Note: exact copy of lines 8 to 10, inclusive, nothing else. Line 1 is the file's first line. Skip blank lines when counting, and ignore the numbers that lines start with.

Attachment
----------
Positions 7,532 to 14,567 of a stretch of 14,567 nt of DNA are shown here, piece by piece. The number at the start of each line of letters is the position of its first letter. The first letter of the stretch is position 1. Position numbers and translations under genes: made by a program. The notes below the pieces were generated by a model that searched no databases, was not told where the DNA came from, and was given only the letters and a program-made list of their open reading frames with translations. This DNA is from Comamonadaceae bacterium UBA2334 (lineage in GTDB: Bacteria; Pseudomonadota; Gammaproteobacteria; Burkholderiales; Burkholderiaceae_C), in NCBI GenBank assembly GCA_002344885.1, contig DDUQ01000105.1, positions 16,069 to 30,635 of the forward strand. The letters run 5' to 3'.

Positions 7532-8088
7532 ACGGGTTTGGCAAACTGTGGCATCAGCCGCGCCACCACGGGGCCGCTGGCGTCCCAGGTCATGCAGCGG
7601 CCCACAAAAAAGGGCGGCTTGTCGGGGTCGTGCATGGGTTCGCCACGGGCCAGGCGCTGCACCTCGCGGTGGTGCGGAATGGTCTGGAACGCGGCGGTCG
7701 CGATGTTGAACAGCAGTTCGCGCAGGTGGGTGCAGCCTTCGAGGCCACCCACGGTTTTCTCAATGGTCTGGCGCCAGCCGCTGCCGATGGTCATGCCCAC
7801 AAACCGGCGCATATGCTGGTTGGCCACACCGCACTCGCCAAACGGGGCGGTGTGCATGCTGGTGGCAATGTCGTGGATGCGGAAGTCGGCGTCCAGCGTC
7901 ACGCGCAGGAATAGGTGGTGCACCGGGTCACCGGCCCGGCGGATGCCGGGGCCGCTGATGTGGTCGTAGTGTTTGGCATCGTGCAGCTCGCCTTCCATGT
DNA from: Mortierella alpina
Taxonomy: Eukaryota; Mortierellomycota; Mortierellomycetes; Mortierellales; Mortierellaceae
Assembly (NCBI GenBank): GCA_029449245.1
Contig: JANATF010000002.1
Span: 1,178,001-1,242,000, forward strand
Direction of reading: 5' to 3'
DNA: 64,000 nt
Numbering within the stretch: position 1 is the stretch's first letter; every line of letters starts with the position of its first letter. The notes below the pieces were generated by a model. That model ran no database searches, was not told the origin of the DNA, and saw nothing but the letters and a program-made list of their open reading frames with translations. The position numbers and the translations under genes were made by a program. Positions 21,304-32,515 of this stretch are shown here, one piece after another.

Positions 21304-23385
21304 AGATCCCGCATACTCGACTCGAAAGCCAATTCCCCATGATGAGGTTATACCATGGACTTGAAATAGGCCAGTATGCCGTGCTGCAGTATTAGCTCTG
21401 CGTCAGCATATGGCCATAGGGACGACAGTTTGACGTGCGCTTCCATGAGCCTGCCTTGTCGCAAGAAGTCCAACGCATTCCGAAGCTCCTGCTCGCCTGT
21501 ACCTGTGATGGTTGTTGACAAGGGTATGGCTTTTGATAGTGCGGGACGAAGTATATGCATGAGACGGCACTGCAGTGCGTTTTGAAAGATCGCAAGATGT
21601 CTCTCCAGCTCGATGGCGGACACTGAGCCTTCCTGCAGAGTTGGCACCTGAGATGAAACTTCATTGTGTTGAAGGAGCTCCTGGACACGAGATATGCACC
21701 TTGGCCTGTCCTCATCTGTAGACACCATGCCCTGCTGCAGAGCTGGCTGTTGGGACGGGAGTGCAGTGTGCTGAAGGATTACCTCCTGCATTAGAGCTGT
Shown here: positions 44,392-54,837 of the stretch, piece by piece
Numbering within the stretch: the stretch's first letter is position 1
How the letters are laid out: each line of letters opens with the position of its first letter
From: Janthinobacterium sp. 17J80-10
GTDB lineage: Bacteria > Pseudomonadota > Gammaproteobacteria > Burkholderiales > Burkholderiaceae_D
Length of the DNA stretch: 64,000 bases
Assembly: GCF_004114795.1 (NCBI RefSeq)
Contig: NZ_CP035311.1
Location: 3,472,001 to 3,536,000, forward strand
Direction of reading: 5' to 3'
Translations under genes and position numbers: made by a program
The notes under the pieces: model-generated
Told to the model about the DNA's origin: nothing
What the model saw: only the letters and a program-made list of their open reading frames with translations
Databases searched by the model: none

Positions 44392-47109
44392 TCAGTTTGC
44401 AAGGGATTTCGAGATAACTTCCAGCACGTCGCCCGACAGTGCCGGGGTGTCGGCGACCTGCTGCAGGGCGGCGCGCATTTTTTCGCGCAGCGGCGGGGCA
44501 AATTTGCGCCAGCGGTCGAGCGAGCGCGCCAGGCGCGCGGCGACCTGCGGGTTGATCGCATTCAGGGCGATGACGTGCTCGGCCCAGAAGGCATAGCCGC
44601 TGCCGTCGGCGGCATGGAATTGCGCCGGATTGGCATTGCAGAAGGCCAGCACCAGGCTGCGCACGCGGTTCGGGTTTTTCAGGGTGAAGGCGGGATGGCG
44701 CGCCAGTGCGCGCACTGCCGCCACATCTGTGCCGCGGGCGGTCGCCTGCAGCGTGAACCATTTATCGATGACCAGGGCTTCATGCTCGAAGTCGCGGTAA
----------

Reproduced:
DNA from: Mortierella alpina
Taxonomy: Eukaryota; Mortierellomycota; Mortierellomycetes; Mortierellales; Mortierellaceae
Assembly (NCBI GenBank): GCA_029449245.1